The Additive Managing Advantage with Matthias Schmidt-Lehr, AMPOWER

Matthias Schmidt-Lehr is a distinguished expert in additive manufacturing and a Managing Partner at AMPOWER, a consulting firm that focuses on industrial 3D printing. He holds a degree in mechanical engineering and has garnered significant experience in the sector, particularly in metal additive manufacturing.

At AMPOWER, Matthias leads strategy and business development, providing advisory services to companies looking to integrate additive manufacturing into their operations. He has been instrumental in executing numerous successful strategy projects for top-tier OEMs. His work involves strategy development, training, part qualification, and technology benchmarking.

Ahead of the inaugural Additive Manufacturing Advantage: Aerospace, Space, and Defense, I asked Matthias Schmidt-Lehr for his insights and some highlights regarding the additive manufacturing market and aerospace data.

3D Printing Industry readers can now buy the 2024 AMPOWER Report at a 20% discount using the code “3DPI2024”.

MP: What is the Additive Manufacturing Advantage for aerospace?

MSL: The Aerospace sector wants high part performance and has high-quality standards. Parts often go through a complex manufacturing process chain to achieve minimum material use in the aircraft at maximum part performance. This leads to very high part costs, especially in combination with typically low manufacturing volumes and a high number of variants. All these factors are beneficial for Additive Manufacturing. The base principle of tool-free manufacturing which enables endless variants and cost-independent manufacturing volumes as well as the possibility of optimized designs with minimum material consumption make AM the perfect Aerospace technology. 

Once qualification hurdles are overcome, AM will be a major manufacturing technology in this industry, enabling high-performance applications and an overall cost reduction and performance increase of future aircraft.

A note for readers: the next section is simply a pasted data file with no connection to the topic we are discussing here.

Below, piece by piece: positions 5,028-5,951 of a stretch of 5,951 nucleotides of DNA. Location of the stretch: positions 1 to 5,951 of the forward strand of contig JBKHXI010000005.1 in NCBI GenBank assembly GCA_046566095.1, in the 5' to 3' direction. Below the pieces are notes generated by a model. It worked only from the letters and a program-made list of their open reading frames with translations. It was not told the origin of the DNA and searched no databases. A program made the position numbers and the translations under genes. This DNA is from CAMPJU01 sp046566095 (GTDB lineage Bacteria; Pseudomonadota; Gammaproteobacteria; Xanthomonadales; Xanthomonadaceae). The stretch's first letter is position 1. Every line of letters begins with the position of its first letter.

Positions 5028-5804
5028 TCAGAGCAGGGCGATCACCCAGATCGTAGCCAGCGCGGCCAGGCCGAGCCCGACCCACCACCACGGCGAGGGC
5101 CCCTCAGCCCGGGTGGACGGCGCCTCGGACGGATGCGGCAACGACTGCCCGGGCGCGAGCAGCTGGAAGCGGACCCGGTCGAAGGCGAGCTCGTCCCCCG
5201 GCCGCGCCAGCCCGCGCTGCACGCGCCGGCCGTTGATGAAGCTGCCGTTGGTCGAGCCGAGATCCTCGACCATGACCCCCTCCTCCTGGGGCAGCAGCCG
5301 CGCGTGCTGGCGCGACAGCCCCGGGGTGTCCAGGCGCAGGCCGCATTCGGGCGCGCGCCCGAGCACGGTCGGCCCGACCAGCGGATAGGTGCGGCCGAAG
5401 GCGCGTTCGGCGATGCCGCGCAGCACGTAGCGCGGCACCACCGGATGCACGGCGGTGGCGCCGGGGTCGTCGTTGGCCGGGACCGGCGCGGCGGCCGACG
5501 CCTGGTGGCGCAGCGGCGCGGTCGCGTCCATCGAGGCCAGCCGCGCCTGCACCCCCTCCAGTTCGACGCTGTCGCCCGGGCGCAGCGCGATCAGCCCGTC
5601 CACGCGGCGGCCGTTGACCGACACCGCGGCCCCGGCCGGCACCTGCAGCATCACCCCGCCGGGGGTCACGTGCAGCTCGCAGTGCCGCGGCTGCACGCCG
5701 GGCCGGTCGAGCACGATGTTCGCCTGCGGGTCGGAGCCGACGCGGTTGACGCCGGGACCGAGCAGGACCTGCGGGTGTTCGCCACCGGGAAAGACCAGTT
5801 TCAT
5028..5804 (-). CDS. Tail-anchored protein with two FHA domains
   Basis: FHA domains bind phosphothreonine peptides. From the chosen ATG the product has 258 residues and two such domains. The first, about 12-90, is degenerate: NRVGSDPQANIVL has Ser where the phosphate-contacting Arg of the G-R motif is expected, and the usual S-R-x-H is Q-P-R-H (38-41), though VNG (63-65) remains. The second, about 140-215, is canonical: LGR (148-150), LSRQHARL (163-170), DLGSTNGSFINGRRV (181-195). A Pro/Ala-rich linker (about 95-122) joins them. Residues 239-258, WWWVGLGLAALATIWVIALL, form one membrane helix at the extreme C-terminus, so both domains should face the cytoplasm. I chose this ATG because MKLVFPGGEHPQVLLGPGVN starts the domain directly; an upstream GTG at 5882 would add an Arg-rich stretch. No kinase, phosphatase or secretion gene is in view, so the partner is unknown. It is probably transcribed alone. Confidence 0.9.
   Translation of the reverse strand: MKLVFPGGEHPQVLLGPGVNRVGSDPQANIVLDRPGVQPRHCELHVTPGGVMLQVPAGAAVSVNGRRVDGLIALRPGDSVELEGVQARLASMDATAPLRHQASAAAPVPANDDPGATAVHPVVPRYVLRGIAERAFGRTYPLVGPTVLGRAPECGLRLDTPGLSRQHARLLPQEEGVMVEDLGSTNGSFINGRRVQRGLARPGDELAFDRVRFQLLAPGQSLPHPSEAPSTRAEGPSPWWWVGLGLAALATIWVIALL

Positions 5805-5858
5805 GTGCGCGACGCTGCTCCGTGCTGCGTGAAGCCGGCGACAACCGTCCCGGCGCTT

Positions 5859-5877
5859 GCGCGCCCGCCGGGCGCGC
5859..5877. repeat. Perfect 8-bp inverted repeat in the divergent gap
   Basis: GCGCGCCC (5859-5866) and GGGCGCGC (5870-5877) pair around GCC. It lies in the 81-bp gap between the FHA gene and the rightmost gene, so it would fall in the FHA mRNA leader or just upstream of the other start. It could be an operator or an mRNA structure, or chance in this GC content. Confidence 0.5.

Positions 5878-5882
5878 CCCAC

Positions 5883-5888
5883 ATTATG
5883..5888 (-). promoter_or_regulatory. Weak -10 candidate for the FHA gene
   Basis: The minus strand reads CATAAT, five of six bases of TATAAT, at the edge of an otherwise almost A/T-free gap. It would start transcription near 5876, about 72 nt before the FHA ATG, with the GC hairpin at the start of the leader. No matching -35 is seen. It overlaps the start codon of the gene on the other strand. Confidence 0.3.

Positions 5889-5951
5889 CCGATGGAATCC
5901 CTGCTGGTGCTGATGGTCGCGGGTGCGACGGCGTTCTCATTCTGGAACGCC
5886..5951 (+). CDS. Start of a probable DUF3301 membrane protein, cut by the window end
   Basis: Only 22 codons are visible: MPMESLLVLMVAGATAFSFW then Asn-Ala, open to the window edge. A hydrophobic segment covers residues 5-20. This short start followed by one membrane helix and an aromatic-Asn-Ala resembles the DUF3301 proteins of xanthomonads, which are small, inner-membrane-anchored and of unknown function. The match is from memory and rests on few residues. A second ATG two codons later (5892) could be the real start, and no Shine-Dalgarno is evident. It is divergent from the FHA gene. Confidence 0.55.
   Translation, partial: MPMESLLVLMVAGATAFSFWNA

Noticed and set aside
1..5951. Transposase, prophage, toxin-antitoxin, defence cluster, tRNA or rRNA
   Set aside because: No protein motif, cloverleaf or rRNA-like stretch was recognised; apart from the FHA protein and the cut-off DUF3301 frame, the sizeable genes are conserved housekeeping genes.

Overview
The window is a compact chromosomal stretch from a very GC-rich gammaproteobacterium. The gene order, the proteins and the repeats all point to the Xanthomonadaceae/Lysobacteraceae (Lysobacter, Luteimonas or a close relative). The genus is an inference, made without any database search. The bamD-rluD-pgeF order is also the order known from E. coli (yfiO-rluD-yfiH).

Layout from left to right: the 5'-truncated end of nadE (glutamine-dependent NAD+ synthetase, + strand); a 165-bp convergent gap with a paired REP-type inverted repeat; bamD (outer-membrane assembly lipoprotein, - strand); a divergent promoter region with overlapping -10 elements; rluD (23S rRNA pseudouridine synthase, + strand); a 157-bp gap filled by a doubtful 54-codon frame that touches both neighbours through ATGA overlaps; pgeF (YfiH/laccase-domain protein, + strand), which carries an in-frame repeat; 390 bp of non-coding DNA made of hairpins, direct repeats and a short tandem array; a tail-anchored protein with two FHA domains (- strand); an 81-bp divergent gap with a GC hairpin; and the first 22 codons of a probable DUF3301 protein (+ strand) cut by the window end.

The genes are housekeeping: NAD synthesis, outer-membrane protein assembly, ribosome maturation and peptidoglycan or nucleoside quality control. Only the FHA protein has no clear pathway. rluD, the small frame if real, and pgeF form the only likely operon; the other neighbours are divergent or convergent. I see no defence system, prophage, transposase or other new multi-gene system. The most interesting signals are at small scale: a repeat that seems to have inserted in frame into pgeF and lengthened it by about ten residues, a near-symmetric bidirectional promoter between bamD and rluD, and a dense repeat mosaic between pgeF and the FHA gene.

MP: What specific metrics does AMPOWER track regarding the adoption of AM technologies in the aerospace industry?

MSL: For the AMPOWER Report, the team interviews major global users of AM about their current stage of AM. The interview partners are asked about the number and type of printers in operation, future potential increase of capacity, the usage and type of feedstock used as well as the type of applications and utilization of the print farms. In combination with a 5-year forecast, this data provides a comprehensive database for the global Aerospace AM market.

MP: Can you detail the growth trends in aerospace AM that AMPOWER has observed over recent years?

MSL: The Aerospace industry, including the civil, military and space segments, grew between 25-30% in the past years which reflects the strongest industry segment growth in AM. Looking just at metal, the growth is above 40%.

MP: What are the most significant challenges and barriers in aerospace AM that your statistics have highlighted?

MSL: A few years ago, the majority of materials and parts printed at aerospace companies, went into R&D applications and qualification. Endless test builds have dominated the printing activities at most Aerospace users. This is now constantly changing towards a higher share of end applications, which means, the main challenge of qualification and certification is about to be overcome step by step.

MP: How comprehensive is the data on new AM materials and processes being adopted in the aerospace industry?

MSL: In the questionnaire, the AMPOWER team also asks about future investments and shifts regarding machine type and technology as well as the material group. In aerospace, there has not been a major shift in the past, and users are predominantly focusing on a handful of AM technologies and materials due to the enormous qualification hurdles. However, in metal, we see an advanced interest in DED and Wire Arc technologies, while in polymers, companies hope for high-performance material advancements especially for powder-based technologies.

MP: Can you discuss any case studies where AM has significantly impacted aerospace design or manufacturing processes?

MSL: Especially in civil aviation, we have seen significant advancements in metal in the past years at companies such as Airbus. In cooperation with their supplier, Premium Aerotec, the company has implemented several L-PBF and DED applications into their aircraft production. This marks a significant milestone in AM due to the extremely high qualification hurdles in civil aviation. 

Another massive breakthrough is expected with the next generation of aircraft, that Airbus and other OEMs are working on. It is much easier to implement new manufacturing methods and part designs in new aircraft rather than changing an existing application route. 

Register now for Additive Manufacturing Advantage: Aerospace, Space, and Defense, a free online event on July 16th.

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